Collabora Joins Growing List of Centre for Computing History Sponsors
Collabora, a leading open source software consultancy, has become the latest technology company to support the Centre for Computing History (CCH)’s mission and work.
“Collabora wishes for all to have the opportunity to learn about the Information Age and celebrate its immense contributions to society, started here in Cambridge and beyond,” said Guy Lunardi, VP Business Development at Collabora. “Technology has broken down borders and must continue to do so. From healthcare to education, all aspects of our lives are impacted by electronics and computers. The CCH’s mission is well aligned with the values of Collabora. We are pleased to support this great charity to enable it to continue its tremendous work for our community of preservation, environmental consciousness and of course education."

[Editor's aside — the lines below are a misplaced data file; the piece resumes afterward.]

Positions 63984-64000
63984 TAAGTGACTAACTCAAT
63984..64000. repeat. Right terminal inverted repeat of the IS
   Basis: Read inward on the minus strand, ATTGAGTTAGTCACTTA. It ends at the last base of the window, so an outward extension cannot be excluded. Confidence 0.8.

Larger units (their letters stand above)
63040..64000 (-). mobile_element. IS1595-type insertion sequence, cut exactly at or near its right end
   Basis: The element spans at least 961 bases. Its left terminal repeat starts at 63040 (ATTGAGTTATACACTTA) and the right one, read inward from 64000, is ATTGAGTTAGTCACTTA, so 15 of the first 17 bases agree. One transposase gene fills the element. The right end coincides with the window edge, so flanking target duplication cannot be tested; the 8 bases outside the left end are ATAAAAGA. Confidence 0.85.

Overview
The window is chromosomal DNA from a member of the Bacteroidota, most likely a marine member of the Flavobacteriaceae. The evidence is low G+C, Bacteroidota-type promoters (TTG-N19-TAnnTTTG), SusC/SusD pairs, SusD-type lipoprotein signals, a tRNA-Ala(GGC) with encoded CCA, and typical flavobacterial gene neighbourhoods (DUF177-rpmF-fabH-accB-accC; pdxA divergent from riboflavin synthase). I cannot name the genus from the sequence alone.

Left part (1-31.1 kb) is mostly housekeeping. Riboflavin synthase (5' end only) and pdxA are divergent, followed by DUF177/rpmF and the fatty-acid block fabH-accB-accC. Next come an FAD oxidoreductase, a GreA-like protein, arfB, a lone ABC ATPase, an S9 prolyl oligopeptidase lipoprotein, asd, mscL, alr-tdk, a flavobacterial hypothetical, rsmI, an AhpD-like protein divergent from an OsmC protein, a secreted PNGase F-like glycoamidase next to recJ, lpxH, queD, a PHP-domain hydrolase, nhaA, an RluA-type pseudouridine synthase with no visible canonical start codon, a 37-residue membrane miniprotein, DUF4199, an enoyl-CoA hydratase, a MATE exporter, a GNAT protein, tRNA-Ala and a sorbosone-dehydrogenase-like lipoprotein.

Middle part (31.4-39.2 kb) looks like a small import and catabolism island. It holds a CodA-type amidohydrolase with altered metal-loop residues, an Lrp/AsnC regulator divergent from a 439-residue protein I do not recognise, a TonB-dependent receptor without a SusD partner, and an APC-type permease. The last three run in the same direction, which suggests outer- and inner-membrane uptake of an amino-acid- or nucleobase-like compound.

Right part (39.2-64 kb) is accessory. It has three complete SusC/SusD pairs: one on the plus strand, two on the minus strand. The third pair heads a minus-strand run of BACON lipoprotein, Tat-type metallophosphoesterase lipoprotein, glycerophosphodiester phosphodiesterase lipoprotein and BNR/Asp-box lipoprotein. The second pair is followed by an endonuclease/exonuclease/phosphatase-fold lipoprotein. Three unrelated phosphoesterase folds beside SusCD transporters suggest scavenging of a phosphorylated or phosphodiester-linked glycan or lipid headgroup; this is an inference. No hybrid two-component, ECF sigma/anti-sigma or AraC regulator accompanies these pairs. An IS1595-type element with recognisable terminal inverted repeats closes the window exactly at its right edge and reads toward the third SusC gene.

Jason Fitzpatrick, founder of the museum, said "Support from generous companies like Collabora is vital to the museum. We have a huge collection of computers, software, documentation and related ephemera that documents the history of computing and directly relates to many people working in these companies today. So it's always special when we hear that a company wants to help us preserve this history and make it available to future generations to help them understand how technology has evolved into what we have today."
With the lockdown behind us, the museum is now fully open, but whilst school visits are relatively low due to coronavirus limitations, income for the museum is limited.
"Many at Collabora came out of a background where the early home commercial computers were how we got into computing,” said Vivek Das Mohapatra, Software Engineer at Collabora. “If those machines hadn't been available, I wouldn't be where I am today. And the CCH is helping preserve that history and that culture.”
Pictured above: Vivek Das Mohapatra (Collabora) and Jason Fitzpatrick (Centre for Computing History) sporting their favourite 80s computers!
Left: The ZX Spectrum Prototype, preserved at the museum.
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Date : 04-11-2021